When you hold a few receiving records at your college, you might take issue with being told you're going to be a part of your new professional football team, but not primarily as a receiver.
Fortunately for the Falcons, Michael Palmer doesn't feel this way, but he doesn't hide the fact that he'd like to catch some more passes in his third season in the NFL, all as a backup behind future Hall of Famer Tony Gonzalez.
"It's very cliché, I know that, but whatever they need me to do, I'm going to do," Palmer said. "At the same time I'm going to continue to learn from Tony. I'd be lying to you if I told you I wanted to block my entire career; I don't. I want to catch the ball and score touchdowns. … Whenever I get the opportunity to catch passes, I'm going to make the most of it."
Palmer enters the season as a solid backup for the Falcons at tight end. Through the first week of camp, he's penciled in as the primary backup to Gonzalez and will fill the Y-tight end role, a block-first and receiver second role that suits the young tight end well. Head coach Mike Smith is very comfortable with that role for Palmer.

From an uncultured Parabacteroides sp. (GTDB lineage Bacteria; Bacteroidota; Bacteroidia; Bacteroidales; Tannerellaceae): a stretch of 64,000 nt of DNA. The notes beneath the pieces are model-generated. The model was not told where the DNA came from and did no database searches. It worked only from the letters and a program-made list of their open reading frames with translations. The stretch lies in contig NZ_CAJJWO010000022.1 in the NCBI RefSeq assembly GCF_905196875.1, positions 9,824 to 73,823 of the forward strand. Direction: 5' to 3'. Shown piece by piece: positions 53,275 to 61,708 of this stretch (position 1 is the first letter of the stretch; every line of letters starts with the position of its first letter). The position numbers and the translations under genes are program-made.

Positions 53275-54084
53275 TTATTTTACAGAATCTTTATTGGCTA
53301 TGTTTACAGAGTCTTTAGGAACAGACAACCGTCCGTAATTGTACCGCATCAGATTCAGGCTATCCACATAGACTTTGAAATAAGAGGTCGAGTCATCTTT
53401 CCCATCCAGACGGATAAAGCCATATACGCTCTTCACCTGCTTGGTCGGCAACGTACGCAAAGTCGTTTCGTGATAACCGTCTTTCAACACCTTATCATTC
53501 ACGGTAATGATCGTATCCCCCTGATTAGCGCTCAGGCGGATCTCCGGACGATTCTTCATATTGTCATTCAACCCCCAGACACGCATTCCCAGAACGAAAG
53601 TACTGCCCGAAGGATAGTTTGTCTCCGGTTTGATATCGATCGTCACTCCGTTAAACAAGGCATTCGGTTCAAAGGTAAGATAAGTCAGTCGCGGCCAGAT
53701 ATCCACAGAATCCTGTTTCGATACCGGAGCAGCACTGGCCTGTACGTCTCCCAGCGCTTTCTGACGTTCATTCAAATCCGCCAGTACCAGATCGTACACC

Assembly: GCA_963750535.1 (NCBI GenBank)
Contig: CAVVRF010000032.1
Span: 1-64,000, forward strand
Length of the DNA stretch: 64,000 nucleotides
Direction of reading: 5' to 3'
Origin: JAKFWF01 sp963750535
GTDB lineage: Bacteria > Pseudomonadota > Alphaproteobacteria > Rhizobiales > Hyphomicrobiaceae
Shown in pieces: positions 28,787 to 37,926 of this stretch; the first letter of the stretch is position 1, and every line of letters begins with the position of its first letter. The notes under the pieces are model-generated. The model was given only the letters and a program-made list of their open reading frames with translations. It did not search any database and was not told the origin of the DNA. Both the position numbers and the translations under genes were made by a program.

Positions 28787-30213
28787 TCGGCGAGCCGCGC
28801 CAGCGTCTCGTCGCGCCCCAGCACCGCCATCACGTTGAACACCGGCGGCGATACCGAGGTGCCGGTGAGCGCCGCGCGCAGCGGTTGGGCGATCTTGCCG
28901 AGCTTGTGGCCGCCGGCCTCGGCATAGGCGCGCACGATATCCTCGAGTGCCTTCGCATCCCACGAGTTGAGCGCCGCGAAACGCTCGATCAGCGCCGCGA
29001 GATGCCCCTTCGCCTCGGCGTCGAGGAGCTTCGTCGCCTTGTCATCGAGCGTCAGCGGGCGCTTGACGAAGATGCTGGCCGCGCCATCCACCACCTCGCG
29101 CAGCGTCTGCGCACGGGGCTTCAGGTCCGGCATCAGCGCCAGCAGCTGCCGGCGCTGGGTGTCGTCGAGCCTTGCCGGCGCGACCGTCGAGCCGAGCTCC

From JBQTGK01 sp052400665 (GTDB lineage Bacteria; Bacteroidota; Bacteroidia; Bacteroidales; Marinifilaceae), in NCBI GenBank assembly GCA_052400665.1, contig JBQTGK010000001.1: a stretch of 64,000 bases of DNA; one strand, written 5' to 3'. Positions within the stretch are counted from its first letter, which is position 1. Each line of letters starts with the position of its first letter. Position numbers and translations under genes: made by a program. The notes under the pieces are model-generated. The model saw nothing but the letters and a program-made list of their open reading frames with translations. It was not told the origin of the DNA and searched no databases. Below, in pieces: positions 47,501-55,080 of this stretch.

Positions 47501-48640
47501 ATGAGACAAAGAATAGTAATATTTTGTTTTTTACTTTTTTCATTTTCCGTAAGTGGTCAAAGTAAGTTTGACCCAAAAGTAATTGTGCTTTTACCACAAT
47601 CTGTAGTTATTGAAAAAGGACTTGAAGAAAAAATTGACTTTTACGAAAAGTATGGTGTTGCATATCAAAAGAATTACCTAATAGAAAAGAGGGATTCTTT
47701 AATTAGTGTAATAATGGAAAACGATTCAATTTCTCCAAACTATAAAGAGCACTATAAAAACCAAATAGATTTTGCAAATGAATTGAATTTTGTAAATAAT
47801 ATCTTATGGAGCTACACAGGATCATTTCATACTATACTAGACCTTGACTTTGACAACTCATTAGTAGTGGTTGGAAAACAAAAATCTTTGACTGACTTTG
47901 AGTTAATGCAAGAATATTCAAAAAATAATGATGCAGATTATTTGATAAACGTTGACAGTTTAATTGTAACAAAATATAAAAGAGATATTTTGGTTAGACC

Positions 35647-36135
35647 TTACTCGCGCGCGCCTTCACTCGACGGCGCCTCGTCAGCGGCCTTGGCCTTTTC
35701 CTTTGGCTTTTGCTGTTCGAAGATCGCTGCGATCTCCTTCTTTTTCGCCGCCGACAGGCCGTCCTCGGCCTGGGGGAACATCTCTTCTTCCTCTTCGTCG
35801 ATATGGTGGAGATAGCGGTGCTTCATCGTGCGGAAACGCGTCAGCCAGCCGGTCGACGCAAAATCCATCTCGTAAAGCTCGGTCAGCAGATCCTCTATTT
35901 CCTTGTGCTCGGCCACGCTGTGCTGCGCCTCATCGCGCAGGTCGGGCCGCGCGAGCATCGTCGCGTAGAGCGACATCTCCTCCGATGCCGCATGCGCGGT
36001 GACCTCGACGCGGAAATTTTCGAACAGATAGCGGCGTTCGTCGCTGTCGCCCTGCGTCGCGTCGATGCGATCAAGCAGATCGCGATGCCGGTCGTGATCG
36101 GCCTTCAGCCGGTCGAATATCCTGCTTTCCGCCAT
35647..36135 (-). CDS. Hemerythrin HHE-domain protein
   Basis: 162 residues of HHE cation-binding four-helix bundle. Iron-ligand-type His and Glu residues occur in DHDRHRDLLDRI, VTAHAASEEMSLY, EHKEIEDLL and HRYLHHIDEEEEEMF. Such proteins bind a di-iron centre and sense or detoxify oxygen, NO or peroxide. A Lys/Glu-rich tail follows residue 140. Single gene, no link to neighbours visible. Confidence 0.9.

"Michael's made some very nice catches (in training camp)," Smith said. "Michael's very athletic. He's had the opportunity to be mentored by, in my mind, the greatest tight end to ever play the game. Michael is getting better in his blocking. I think he's got very good hands. He's understanding how to sit down in zones. … He's a guy that is, right now, our number one Y."
Palmer thinks more pass-catching opportunities will come for him in Dirk Koetter's offense. Primarily a receiving option while at Clemson, he set single-season reception records as a tight end when he was a senior. Catching passes is something he says he enjoys doing and something he wants to continue to do more of.
He agrees with his head coach that he will continue to improve his blocking. Studious and committed, he credits tight ends coach Chris Scelfo, who is also a former offensive line coach, as being a primary influence on blocking improvement. He's excited about more of a dual blocking and catching role in Koetter's offense in 2012.
"That's not to say Tony can't block because he can, he's a good blocker," Palmer said. "We need another guy that can go in and block. The great thing about this system is that you need a guy that can block, but also a guy that can catch. I feel like that's something I can do, but I need to continue to work on my blocks."